• David Olusoga rightly points out (The toppling of Edward Colston’s statue is not an attack on history. It is history, 8 June) that Colston financed his philanthropy by committing what would now be regarded as crimes against humanity. What he does not say is that this criminality, far from being exceptional, was Europe’s way of recruiting the labour required to satisfy its demand for New World products. Finding the indigenous population insufficient and Europeans unwilling to endure the hardships involved, it turned to Africa, with the result that, prior to 1820, African settlement exceeded European by a ratio of roughly five to one: 10 million versus 2 million. The typical American settler was not a puritan but a terrified slave, and what the figure looming over him had in his hand was not a Bible but a whip.
Emeritus professor of American history, University of East Anglia
• Brilliant to see the memorial to a mass murderer come down, but it’s not enough. Let’s replace it with a positive role model, whom everyone in Britain can be inspired by. Here are three suggestions: ex–slave Olaudah Equiano, who, with his searing autobiography, was a leading 18th-century campaigner in Britain against slavery and the slave trade. Frederick Douglass, the great black American anti-slavery campaigner, who toured Britain in 1845-46. Or Bristol’s own Paul Stephenson, who campaigned in the 1960s against the racist employment policy of Bristol’s bus company.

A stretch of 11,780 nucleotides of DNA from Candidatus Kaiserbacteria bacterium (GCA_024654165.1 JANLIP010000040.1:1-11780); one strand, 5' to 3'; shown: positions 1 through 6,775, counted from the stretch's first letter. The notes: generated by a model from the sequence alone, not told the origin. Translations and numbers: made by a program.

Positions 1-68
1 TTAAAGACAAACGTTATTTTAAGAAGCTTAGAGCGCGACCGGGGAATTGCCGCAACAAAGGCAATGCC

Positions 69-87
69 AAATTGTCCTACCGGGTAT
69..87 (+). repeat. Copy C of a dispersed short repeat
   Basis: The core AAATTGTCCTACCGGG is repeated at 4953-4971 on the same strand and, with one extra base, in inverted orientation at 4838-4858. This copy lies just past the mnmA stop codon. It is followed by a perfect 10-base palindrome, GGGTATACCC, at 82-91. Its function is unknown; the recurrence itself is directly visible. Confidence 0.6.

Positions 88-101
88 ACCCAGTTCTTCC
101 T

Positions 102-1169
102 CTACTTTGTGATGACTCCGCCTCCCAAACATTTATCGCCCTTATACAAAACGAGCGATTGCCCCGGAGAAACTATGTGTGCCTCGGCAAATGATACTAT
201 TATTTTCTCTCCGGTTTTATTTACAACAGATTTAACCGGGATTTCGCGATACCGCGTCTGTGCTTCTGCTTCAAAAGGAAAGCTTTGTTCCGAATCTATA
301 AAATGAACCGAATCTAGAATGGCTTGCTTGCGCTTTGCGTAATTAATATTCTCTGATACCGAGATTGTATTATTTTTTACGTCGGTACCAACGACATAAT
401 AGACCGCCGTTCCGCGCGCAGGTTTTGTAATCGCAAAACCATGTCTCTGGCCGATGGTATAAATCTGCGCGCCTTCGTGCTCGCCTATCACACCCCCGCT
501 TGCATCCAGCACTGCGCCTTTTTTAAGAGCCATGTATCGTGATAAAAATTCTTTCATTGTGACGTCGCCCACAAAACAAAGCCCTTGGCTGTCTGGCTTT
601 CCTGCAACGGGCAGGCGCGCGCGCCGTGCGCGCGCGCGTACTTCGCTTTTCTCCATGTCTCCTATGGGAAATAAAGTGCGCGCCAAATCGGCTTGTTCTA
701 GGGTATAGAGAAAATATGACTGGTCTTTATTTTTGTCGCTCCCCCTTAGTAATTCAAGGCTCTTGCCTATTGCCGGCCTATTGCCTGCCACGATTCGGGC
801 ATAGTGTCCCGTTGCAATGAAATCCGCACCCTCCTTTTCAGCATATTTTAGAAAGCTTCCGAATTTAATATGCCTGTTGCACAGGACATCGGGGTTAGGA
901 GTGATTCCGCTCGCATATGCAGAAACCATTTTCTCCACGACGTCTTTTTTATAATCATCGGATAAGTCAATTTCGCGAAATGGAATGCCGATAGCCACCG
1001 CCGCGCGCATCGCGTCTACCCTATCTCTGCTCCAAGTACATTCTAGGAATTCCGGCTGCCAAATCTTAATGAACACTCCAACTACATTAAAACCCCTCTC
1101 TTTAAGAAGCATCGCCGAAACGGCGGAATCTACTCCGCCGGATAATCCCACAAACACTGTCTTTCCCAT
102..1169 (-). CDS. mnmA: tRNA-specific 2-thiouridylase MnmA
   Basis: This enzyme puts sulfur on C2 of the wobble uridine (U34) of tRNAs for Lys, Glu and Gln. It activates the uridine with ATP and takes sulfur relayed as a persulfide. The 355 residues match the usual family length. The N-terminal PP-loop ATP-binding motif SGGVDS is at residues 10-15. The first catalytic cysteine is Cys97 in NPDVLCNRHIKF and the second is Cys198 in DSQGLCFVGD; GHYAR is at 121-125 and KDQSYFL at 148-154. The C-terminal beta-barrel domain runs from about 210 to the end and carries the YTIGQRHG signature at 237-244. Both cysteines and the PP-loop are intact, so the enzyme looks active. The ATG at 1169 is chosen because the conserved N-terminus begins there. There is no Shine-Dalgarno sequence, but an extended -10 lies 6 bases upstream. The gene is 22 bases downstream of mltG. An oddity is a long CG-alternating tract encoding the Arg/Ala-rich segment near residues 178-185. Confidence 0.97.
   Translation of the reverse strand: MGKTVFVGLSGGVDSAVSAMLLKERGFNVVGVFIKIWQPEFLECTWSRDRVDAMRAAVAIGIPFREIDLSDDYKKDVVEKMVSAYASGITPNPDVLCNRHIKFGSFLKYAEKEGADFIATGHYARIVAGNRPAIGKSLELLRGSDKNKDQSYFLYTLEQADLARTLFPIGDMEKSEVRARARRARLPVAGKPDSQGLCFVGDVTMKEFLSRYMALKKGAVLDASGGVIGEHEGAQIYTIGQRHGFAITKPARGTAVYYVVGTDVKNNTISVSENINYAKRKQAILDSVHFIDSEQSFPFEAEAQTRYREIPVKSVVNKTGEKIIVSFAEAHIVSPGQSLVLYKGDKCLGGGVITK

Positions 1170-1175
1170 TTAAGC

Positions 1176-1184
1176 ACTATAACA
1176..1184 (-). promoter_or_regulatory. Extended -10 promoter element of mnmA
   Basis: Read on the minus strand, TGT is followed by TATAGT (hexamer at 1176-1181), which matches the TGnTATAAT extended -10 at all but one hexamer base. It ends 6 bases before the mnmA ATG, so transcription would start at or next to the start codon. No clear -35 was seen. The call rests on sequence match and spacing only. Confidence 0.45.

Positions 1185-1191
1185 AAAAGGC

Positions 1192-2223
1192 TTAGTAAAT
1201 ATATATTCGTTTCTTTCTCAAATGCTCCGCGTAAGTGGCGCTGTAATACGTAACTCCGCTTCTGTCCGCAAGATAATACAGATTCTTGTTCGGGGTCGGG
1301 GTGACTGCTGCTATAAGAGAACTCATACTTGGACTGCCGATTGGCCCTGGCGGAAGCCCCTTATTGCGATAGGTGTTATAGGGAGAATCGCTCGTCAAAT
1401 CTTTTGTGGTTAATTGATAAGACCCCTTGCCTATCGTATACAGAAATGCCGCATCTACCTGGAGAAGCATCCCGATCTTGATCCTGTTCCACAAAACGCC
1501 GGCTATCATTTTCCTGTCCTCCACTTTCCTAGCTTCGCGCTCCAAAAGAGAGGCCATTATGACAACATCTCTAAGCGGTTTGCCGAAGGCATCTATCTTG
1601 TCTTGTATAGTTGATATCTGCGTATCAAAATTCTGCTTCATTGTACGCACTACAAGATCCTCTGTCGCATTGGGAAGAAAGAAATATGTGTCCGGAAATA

• I was not surprised that our home secretary was so incensed about the rough handling of a statue. But I was surprised to hear Keir Starmer and others repeating a similar mantra (Labour’s left uneasy with leader’s view on tearing down Colston statue, 8 June). They qualified their distaste by suggesting such statues should have been removed long ago in a dignified manner. This made me think. How many statues can readers suggest be removed with decorum? One of many I can think of is Henry Havelock in Trafalgar Square, at the top of Whitehall – the man lauded for “putting down” the Indian rebellion. Heads should fall in Whitehall.
• I rejoiced when I saw that statue come down. I taught history in schools in Bristol and south Gloucestershire for more than 30 years and I always taught about the slave trade. Anyone who knows about the horrors inflicted on countless numbers of innocent men, women and children cannot fail to be amazed that Colston is still celebrated in Bristol. I hope this event will make Bristolians delve deeper into their shared history. That statue should stay in the docks.
• Can those who defend Edward Colston because of his “philanthropy” – meaning he gave away money – remember that the money wasn’t his to give? It was wealth created by the forced labour of enslaved human beings. If it was anybody’s money, it was theirs. Like Colston, some mafiosi and drug barons are also generous with their extorted loot. Do Colston’s defenders want statues to them too?
• We cheered when the Berlin Wall was torn down. We cheered when statues of Gaddafi were torn down. We cheered when statues of Saddam Hussein were torn down. We are called thugs (Report, 8 June) when we tear down statues of slave traders.
• Now must be the time to establish the Garden of British Unworthies as a resting place for embarrassing statues and as a counterpoint to the Temple of British Worthies at Stowe, Buckinghamshire. Suggestions for sites welcome.